New MicroRNAs in —Birth, Death and Cycles of Adaptive Evolution


The origin and evolution of new microRNAs (miRNAs) is important because they can impact the transcriptome broadly. As miRNAs can potentially emerge constantly and rapidly, their rates of birth and evolution have been extensively debated. However, most new miRNAs identified appear not to be biologically significant. After an extensive search, we identified 12 new miRNAs that emerged de novo in Drosophila melanogaster in the last 4 million years (Myrs) and have been evolving adaptively. Unexpectedly, even though they are adaptively evolving at birth, more than 94% of such new miRNAs disappear over time. They provide selective advantages, but only for a transient evolutionary period. After 30 Myrs, all surviving miRNAs make the transition from the adaptive phase of rapid evolution to the conservative phase of slow evolution, apparently becoming integrated into the transcriptional network. During this transition, the expression shifts from being tissue-specific, predominantly in testes and larval brain/gonads/imaginal discs, to a broader distribution in many other tissues. Interestingly, a measurable fraction (20–30%) of these conservatively evolving miRNAs experience “evolutionary rejuvenation” and begin to evolve rapidly again. These rejuvenated miRNAs then start another cycle of adaptive – conservative evolution. In conclusion, the selective advantages driving evolution of miRNAs are themselves evolving, and sometimes changing direction, which highlights the regulatory roles of miRNAs.


Vyšlo v časopise: New MicroRNAs in —Birth, Death and Cycles of Adaptive Evolution. PLoS Genet 10(1): e32767. doi:10.1371/journal.pgen.1004096
Kategorie: Research Article
prolekare.web.journal.doi_sk: https://doi.org/10.1371/journal.pgen.1004096

Souhrn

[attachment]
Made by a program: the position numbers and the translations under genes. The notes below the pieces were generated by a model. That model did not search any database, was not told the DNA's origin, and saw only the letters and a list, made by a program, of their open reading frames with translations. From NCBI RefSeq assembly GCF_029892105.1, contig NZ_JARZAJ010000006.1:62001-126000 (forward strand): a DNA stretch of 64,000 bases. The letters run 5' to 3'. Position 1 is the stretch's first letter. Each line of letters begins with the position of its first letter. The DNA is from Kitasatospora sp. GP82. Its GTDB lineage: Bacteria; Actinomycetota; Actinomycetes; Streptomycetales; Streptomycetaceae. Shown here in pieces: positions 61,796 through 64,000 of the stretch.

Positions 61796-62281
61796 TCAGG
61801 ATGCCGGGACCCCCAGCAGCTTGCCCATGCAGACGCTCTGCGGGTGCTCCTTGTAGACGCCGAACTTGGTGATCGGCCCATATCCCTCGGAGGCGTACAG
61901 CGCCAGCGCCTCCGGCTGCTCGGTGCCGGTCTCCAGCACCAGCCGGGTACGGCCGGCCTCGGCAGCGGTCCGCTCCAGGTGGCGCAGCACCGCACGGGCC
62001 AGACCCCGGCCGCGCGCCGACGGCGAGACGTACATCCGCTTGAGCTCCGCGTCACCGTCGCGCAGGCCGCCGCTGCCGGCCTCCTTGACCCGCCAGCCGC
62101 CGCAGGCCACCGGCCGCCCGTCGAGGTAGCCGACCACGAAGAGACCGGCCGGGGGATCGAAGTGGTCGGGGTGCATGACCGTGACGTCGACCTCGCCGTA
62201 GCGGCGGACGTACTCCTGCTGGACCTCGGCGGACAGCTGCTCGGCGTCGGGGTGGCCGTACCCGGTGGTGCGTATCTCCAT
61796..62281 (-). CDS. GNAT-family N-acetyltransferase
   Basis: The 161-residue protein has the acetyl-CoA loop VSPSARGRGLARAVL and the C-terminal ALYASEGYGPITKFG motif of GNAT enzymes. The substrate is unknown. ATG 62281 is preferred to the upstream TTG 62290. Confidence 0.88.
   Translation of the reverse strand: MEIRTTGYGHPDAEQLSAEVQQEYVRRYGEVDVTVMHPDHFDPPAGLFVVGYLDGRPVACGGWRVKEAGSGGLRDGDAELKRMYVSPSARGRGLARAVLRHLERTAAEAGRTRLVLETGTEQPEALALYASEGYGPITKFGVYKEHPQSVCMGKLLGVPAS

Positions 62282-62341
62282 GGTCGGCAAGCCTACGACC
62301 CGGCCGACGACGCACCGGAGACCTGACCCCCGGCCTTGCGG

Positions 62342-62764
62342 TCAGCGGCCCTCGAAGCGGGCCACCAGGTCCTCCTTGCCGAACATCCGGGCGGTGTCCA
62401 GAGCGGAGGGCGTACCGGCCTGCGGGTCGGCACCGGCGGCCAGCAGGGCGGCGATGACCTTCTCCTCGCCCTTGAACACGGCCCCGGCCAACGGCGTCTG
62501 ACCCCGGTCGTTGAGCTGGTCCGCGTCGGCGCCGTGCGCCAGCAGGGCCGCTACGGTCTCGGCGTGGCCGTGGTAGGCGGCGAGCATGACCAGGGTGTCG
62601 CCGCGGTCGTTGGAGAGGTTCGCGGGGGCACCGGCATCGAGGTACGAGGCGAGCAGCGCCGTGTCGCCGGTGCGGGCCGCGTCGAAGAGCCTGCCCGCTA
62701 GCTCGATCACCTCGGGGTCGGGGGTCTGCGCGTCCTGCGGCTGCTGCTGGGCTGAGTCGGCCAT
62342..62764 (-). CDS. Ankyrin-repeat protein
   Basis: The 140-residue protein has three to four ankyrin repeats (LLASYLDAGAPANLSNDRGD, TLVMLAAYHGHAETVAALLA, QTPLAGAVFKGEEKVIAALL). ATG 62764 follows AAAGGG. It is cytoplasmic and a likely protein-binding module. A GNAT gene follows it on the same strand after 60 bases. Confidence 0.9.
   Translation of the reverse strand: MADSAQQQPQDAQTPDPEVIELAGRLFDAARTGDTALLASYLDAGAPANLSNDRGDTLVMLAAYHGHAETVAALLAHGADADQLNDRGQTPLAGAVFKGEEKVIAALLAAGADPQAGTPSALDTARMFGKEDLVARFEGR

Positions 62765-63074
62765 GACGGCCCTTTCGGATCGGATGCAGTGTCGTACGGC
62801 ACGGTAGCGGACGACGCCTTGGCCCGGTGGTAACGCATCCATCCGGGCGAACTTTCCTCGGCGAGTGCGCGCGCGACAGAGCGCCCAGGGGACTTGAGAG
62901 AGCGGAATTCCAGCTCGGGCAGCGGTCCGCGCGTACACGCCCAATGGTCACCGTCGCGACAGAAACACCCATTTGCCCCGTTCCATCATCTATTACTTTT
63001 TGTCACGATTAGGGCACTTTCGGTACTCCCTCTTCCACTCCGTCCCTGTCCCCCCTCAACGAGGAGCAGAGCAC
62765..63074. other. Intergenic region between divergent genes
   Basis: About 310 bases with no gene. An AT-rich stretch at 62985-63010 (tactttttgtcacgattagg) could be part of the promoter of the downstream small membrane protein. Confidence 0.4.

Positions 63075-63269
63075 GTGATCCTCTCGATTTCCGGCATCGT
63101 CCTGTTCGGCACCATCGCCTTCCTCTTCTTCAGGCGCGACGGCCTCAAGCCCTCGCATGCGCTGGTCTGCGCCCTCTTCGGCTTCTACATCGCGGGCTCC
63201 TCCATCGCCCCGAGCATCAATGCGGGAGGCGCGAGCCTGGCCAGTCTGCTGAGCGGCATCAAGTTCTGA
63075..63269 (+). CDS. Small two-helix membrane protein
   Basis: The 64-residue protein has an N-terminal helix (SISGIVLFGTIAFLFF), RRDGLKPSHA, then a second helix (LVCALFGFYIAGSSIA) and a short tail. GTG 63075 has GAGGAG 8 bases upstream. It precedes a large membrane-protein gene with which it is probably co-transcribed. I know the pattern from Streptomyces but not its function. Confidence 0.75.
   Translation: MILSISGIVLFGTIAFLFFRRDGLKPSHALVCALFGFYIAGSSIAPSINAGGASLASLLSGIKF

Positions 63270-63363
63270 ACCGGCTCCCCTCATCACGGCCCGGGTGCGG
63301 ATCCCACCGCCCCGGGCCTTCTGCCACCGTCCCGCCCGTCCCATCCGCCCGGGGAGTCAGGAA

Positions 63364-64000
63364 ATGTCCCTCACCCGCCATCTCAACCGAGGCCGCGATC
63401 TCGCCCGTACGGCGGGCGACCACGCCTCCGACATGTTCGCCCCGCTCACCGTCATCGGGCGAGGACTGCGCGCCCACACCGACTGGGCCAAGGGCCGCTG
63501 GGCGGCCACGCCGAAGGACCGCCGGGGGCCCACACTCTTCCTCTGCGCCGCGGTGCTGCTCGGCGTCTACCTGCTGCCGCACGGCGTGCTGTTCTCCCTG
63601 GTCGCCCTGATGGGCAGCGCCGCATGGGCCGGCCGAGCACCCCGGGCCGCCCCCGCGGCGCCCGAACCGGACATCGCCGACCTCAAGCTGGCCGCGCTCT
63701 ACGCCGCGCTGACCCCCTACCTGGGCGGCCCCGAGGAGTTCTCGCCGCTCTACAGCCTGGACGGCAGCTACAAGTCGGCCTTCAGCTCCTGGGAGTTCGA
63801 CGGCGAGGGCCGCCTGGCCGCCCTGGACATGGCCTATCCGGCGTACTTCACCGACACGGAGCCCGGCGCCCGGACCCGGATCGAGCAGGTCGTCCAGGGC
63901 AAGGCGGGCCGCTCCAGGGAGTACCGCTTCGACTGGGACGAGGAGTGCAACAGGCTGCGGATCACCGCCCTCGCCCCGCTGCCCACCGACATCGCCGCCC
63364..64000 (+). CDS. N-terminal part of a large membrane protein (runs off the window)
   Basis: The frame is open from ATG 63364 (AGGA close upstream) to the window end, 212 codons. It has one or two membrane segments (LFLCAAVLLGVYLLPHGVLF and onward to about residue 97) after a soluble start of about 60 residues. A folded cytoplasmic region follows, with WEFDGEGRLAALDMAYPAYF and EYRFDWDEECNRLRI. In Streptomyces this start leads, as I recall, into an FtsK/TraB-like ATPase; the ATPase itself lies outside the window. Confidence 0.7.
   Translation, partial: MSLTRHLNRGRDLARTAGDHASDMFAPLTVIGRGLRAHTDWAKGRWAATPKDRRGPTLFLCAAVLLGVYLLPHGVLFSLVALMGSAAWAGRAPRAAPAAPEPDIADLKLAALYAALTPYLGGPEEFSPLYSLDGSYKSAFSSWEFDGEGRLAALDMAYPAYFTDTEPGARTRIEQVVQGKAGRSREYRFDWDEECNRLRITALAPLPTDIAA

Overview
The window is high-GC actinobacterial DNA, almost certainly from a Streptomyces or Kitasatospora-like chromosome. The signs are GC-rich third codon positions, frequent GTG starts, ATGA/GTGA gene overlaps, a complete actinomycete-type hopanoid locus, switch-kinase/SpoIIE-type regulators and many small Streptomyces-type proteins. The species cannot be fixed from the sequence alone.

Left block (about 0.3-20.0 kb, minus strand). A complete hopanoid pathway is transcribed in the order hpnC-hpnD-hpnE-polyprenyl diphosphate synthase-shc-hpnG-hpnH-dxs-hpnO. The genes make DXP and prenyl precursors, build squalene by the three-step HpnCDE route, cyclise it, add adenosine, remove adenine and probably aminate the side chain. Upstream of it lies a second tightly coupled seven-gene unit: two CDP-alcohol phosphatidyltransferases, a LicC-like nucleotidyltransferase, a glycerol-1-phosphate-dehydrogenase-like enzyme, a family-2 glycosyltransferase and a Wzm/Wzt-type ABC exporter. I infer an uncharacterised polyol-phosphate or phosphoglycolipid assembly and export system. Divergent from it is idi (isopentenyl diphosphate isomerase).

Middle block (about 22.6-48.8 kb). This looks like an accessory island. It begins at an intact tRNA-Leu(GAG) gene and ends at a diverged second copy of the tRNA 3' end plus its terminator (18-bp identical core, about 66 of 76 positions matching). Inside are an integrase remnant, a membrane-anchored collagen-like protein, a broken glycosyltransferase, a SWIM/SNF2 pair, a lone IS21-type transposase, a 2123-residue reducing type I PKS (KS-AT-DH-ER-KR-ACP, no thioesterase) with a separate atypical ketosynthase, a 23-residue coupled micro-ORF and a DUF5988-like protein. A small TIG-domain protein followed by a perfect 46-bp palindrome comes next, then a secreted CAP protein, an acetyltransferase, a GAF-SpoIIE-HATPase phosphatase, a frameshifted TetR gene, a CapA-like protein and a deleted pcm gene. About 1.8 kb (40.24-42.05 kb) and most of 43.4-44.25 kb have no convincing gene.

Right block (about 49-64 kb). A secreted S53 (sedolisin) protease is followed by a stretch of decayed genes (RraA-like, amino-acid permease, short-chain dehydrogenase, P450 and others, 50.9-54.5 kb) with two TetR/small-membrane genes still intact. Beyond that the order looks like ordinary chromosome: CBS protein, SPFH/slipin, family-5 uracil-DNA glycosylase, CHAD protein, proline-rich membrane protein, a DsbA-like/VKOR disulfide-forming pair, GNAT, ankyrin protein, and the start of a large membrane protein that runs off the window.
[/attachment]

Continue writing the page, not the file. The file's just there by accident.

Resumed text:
The origin and evolution of new microRNAs (miRNAs) is important because they can impact the transcriptome broadly. As miRNAs can potentially emerge constantly and rapidly, their rates of birth and evolution have been extensively debated. However, most new miRNAs identified appear not to be biologically significant. After an extensive search, we identified 12 new miRNAs that emerged de novo in Drosophila melanogaster in the last 4 million years (Myrs) and have been evolving adaptively. Unexpectedly, even though they are adaptively evolving at birth, more than 94% of such new miRNAs disappear over time. They provide selective advantages, but only for a transient evolutionary period. After 30 Myrs, all surviving miRNAs make the transition from the adaptive phase of rapid evolution to the conservative phase of slow evolution, apparently becoming integrated into the transcriptional network. During this transition, the expression shifts from being tissue-specific, predominantly in testes and larval brain/gonads/imaginal discs, to a broader distribution in many other tissues. Interestingly, a measurable fraction (20–30%) of these conservatively evolving miRNAs experience “evolutionary rejuvenation” and begin to evolve rapidly again. These rejuvenated miRNAs then start another cycle of adaptive – conservative evolution. In conclusion, the selective advantages driving evolution of miRNAs are themselves evolving, and sometimes changing direction, which highlights the regulatory roles of miRNAs.


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